- Via FOX Sports Arizona’s Jack Magruder (Twitter link), Diamondbacks GM Dave Stewart said in a recent TV interview that the club is targeting a June 4 return for fallen ace Patrick Corbin, who, like Johnson, underwent Tommy John surgery and missed the entire 2014 season.
- Yasiel Puig has experienced a setback in his recovery from a strained hamstring and isn’t expected to join the Dodgers anytime soon, manager Don Mattingly told reporters, including MLB.com’s Ken Gurnick. An MRI taken Monday revealed that Puig’s hamstring strain has not yet healed, and Mattingly said that it would be “at least a couple weeks” that Puig will remain on the shelf. It seems fair to believe that Puig may be sidelined into June.
- In other Dodgers injury news, righty reliever Pedro Baez was forced to leave tonight’s game after he felt something in his right pectoral muscle, tweets the L.A. News Group’s J.P. Hoornstra. Baez is slated to undergo an MRI tomorrow. He’s been a highly useful member of the Dodgers’ bullpen, entering play Wednesday with a 1.88 ERA and a 19-to-3 K/BB ratio in 14 1/3 innings.
- Giants right-hander Matt Cain threw his first bullpen session since his elbow surgery yesterday, tweets John Shea of the San Francisco Chronicle. He’ll have another session on Friday and will need three to four in total before moving onto facing liver hitters, Shea adds.
There are varying reports about the visa status of Dodgers signees Hector Olivera and Pablo Fernandez. Several reporters say the pair have received their work visas and are en route to the United States to begin their careers. (Baseball Essential’s Robert Murray reports that Olivera had his visa, and Bill Plunkett of the Orange County Register tweets that Fernandez had secured his.) However, Mark Saxon of ESPNLosAngeles.com tweets that it still remains unclear when the visas will be obtained. The Dodgers spent a combined $70.5MM on the pair, with $62.5MM of that coming in the form of a six-year, Major League contract for Olivera. It’s not clear which to which minor league affiliate either would report. As Murray notes, Olivera still needs to take his physical, which could potentially reveal significant damage in his right elbow’s ulnar collateral ligament. If that is indeed the case, and extra year will be added to Olivera’s contract at the price of just $1MM.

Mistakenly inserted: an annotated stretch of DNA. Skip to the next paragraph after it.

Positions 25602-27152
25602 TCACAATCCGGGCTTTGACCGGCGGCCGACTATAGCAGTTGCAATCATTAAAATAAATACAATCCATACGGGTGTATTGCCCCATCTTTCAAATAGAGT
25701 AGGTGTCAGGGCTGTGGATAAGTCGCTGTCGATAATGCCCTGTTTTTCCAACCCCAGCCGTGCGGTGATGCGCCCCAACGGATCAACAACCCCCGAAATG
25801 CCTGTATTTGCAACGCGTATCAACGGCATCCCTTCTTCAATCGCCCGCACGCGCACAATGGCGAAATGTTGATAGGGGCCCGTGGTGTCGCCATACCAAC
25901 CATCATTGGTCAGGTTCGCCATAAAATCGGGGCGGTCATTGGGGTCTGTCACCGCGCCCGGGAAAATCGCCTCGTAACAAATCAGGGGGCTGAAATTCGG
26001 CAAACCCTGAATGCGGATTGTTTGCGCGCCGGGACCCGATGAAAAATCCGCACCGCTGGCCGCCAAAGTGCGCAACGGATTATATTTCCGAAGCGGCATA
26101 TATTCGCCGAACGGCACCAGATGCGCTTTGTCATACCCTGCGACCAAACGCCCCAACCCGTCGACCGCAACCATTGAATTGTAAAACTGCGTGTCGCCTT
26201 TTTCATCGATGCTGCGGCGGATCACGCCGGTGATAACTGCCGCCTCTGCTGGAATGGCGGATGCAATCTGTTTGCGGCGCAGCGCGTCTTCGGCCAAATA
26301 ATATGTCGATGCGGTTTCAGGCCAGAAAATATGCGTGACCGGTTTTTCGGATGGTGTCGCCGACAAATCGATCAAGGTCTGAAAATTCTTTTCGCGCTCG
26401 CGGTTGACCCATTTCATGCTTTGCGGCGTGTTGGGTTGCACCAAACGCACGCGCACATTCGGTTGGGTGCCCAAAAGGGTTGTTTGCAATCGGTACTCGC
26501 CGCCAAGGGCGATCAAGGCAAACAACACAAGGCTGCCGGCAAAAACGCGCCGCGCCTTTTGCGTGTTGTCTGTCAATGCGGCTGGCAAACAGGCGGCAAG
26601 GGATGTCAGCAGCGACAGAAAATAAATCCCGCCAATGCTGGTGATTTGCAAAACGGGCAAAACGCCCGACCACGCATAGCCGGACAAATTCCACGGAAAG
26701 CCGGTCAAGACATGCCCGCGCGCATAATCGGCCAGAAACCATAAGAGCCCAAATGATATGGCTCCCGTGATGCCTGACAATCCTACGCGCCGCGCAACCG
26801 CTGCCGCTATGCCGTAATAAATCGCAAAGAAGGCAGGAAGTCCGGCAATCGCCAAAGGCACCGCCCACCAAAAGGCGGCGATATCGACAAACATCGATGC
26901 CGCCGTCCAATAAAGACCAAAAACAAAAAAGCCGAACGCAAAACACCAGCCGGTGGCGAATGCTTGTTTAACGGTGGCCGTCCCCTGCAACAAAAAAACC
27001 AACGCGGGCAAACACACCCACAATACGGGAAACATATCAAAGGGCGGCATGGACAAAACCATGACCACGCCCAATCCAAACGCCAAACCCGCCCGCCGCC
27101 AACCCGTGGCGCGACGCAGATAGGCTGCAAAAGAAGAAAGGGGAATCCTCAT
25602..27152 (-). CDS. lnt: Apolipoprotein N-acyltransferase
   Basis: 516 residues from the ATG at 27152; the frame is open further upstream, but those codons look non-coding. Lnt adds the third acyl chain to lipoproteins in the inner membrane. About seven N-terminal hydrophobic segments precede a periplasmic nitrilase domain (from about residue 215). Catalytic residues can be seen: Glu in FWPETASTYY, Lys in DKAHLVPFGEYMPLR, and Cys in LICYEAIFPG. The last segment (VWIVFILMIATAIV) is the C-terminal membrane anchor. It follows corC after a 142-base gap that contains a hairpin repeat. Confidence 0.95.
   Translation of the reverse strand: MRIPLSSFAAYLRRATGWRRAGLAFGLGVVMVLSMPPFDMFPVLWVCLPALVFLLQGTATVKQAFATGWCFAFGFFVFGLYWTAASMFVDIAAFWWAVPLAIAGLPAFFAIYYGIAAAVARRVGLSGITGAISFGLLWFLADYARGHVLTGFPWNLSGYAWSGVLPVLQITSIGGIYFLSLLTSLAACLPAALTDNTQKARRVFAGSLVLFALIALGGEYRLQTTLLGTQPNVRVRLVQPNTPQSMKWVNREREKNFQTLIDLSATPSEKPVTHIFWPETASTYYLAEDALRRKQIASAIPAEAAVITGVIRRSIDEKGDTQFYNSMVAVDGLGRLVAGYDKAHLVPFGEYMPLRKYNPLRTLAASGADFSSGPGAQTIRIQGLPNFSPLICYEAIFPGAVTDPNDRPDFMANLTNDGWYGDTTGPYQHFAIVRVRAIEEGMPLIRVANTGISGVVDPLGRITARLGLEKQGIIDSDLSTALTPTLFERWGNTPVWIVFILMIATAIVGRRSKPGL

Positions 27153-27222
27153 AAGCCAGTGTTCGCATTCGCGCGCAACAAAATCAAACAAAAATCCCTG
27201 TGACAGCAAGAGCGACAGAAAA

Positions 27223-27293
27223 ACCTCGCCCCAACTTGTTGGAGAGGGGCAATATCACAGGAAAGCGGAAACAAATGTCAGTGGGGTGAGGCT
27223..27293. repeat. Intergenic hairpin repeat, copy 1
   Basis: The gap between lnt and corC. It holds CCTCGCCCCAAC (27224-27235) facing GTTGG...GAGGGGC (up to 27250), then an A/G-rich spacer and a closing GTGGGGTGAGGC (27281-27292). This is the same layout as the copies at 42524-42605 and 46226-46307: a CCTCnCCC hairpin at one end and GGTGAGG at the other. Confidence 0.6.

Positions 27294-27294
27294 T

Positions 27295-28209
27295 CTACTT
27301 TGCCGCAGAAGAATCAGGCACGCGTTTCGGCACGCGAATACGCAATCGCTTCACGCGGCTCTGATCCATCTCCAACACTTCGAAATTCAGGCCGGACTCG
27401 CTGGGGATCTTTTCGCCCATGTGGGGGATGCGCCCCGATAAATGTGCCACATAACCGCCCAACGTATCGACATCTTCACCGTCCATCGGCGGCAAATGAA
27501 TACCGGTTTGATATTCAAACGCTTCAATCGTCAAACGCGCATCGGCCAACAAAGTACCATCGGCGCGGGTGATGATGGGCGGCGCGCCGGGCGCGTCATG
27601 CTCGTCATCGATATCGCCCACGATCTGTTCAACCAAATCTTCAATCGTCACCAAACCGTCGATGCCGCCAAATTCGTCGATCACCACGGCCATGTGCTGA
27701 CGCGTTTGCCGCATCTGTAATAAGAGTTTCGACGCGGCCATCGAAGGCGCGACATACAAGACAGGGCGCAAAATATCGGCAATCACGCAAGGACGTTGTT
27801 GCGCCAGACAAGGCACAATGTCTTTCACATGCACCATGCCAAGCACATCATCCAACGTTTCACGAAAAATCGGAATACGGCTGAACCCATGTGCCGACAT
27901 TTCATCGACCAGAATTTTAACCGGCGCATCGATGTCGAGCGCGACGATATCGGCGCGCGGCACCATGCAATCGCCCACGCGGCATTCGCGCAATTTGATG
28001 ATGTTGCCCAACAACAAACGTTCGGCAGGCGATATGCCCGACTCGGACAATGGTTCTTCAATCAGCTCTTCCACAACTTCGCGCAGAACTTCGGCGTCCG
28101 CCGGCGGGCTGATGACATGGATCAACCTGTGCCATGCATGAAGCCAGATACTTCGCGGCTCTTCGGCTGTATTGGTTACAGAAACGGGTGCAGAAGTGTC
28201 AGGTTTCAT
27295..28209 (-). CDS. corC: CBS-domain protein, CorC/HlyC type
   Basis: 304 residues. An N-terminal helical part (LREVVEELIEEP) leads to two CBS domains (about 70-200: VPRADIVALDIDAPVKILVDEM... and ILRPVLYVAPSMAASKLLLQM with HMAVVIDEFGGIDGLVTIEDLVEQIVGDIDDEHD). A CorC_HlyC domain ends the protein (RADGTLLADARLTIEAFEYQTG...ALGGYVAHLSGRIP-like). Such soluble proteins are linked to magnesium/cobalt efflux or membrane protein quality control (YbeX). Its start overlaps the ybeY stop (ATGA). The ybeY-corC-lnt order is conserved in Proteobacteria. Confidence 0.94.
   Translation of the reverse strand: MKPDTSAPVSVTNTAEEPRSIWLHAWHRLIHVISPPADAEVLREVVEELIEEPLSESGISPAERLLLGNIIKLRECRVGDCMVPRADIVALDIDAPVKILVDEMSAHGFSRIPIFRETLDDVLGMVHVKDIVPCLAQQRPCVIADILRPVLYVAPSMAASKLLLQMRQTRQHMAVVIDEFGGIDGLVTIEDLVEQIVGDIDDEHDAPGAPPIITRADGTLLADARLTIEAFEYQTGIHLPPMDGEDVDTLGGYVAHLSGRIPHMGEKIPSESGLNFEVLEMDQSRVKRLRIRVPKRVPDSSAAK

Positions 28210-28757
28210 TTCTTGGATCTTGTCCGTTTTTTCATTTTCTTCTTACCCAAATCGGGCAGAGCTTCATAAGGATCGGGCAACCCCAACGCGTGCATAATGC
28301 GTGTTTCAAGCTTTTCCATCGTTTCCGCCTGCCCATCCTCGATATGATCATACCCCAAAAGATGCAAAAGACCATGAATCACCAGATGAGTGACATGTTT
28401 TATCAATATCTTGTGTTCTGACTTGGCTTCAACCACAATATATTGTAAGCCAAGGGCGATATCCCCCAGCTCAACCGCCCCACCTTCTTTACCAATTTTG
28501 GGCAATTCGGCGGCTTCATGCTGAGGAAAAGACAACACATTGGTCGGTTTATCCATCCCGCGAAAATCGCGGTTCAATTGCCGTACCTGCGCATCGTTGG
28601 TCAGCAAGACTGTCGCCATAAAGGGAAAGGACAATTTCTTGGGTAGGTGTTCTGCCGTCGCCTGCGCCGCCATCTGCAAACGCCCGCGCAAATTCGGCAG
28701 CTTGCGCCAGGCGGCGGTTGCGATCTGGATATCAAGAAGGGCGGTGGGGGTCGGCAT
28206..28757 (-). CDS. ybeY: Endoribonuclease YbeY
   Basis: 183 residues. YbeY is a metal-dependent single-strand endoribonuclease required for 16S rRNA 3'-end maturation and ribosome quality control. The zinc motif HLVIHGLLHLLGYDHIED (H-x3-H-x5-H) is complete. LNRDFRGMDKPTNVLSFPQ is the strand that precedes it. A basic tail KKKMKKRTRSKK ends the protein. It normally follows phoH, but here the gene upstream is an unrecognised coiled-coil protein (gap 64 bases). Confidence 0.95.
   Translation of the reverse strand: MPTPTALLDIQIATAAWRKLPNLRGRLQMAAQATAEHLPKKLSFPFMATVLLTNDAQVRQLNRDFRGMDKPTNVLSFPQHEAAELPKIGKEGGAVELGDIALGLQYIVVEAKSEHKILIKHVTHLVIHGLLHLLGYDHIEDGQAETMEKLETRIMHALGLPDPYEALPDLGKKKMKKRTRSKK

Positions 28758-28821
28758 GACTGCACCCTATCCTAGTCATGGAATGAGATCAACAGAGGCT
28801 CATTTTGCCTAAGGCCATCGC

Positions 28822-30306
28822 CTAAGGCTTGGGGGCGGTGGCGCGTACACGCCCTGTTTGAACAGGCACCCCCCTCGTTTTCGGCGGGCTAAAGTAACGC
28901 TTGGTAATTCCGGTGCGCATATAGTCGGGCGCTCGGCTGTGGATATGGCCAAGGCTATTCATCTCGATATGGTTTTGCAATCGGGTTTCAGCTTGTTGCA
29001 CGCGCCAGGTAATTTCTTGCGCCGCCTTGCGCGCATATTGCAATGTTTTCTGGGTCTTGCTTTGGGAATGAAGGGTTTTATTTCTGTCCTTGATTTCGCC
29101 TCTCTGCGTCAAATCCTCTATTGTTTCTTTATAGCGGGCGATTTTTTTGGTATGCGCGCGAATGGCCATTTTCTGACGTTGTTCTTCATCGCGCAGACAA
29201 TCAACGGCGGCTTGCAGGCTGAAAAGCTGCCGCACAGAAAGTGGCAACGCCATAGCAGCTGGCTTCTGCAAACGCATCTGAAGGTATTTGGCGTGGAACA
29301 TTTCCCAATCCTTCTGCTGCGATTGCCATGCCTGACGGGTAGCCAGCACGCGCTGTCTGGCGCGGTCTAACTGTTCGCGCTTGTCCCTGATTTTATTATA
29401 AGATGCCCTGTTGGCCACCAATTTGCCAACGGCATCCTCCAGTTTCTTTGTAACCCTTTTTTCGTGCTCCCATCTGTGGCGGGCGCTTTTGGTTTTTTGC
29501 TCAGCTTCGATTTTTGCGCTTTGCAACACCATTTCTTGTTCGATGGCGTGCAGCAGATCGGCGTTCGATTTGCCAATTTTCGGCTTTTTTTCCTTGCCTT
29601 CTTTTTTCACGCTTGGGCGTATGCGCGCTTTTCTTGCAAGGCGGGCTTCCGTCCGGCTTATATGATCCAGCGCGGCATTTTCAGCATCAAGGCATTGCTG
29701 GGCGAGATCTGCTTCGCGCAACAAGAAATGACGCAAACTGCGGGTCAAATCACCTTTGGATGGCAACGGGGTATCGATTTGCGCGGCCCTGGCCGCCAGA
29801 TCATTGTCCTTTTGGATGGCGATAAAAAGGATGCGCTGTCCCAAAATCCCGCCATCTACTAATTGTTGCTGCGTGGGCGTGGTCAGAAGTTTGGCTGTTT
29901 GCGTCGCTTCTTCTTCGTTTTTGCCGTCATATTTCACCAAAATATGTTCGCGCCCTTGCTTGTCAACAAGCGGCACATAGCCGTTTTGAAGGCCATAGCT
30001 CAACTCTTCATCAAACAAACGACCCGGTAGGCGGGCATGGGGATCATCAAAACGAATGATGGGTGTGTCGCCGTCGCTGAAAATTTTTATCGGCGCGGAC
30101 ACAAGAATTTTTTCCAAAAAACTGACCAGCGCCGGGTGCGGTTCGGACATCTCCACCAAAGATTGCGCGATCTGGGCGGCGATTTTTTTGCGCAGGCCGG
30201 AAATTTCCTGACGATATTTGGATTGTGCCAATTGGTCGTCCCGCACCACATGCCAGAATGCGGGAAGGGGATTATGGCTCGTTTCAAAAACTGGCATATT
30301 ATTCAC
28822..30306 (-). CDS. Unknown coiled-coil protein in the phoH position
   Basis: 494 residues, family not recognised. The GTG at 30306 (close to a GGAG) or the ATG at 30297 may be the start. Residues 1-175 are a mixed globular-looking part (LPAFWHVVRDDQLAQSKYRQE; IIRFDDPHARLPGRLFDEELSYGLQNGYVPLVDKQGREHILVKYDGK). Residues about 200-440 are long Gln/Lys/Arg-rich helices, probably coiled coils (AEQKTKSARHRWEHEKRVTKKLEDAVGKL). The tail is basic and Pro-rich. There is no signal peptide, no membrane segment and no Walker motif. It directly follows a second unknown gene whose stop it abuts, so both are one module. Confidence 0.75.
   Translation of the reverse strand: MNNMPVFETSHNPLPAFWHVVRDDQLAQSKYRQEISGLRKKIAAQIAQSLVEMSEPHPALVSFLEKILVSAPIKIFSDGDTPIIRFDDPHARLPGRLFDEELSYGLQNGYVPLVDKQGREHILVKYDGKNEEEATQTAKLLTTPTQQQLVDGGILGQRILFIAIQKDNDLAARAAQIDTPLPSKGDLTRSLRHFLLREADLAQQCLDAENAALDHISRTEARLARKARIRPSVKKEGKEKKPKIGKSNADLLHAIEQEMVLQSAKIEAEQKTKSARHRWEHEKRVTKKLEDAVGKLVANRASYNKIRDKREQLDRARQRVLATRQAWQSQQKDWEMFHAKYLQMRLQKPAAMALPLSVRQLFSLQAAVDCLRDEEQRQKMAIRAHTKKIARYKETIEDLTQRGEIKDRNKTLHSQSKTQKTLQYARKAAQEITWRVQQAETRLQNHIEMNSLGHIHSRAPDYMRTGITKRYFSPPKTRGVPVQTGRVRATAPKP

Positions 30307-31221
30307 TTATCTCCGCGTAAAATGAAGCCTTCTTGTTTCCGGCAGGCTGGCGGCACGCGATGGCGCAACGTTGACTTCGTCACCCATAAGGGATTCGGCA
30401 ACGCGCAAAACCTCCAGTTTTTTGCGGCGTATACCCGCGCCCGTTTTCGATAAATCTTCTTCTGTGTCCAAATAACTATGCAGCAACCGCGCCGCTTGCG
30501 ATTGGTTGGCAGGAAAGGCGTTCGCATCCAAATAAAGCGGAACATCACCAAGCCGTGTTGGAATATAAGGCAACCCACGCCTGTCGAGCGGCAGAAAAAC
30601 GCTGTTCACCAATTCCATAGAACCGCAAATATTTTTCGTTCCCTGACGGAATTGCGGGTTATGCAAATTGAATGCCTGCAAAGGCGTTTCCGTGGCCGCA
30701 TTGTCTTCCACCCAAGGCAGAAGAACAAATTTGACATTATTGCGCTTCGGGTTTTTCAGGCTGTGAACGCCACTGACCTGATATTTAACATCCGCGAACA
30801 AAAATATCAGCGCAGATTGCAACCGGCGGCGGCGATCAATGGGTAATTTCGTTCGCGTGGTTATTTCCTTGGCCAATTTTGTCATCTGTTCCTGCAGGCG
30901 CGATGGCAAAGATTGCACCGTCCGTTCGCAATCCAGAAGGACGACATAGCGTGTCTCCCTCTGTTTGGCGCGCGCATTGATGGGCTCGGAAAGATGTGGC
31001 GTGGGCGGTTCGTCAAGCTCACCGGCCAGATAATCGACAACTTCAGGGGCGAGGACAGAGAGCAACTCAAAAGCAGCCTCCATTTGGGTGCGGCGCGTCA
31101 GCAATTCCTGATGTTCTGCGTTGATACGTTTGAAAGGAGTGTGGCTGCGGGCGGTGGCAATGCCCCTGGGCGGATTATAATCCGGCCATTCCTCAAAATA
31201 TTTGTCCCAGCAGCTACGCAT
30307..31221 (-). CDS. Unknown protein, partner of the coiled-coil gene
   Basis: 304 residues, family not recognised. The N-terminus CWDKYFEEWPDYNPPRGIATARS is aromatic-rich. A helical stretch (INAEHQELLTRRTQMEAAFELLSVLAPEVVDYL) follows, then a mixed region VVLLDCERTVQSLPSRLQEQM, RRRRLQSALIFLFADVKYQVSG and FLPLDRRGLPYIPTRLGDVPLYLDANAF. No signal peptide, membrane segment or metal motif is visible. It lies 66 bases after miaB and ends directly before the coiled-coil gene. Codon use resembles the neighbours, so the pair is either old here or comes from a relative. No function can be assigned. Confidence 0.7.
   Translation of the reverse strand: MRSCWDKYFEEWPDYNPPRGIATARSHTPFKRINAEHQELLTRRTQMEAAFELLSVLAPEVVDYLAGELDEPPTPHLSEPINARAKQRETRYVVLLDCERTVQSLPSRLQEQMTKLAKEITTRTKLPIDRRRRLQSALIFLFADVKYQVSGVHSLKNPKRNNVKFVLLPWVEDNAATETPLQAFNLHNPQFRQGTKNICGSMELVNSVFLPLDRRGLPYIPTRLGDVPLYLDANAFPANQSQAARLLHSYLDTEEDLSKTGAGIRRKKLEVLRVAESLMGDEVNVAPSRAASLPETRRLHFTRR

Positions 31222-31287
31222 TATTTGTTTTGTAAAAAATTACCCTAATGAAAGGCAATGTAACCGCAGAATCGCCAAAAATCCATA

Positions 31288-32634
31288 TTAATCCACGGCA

Elsewhere in the Senior Circuit’s Western division…
- The Diamondbacks have reached out to prep catcher Taylor Stephenson, prep outfielders Daz Cameron and Garrett Whitley and other high school prospects about potential under-slot deals with the first overall pick in the draft, reports Fangraphs’ Kiley McDaniel (All links to McDaniel’s Twitter). The industry belief, however, is that the D-Backs are still leaning toward a college player at 1-1 and are using this method to determine potential over-slot targets with the Nos. 43 and 76 picks in the draft. The Diamondbacks are in line to save between $2.5MM and $5MM on the first pick, which comes with an $8.6169MM slot value, per McDaniel, which would allow them to call players that are on the board in the mid-first round and inform them they’re able to offer significantly above slot later in the draft. This type of incident happened multiple times in the 2014 draft, McDaniel adds.
- If the Rockies do ultimately decide to trade Troy Tulowitzki this summer or in the offseason, the resurgence of former prospect Trevor Story has given them a viable internal replacement, Chris Mitchell of Fangraphs argues. Mitchell notes that Story’s prospect status took a nosedive when his strikeouts became unmanageable and his overall offensive results suffered as a result. However, he’s striking out at his lowest rate since 2012 thus far, and he’s also showing considerably better power than he did during his swift decline. Mitchell uses his own projection system and likens Story’s production to seasons of previous minor league shortstops and finds a number of potentially favorable comparables, including Eugenio Suarez and Trevor Plouffe. He notes that Story isn’t likely to develop into an above-average Major League hitter in spite of the turnaround, but shortstops needn’t be plus hitters as long as they can handle their own from a defensive standpoint, which Story seems capable of doing. A league-average bat at shortstop is indeed a valuable commodity, and of course, Story’s extra time at Coors Field would surely bolster his numbers, even if park-adjusted metrics like wRC+ and OPS+ painted him in a less favorable light.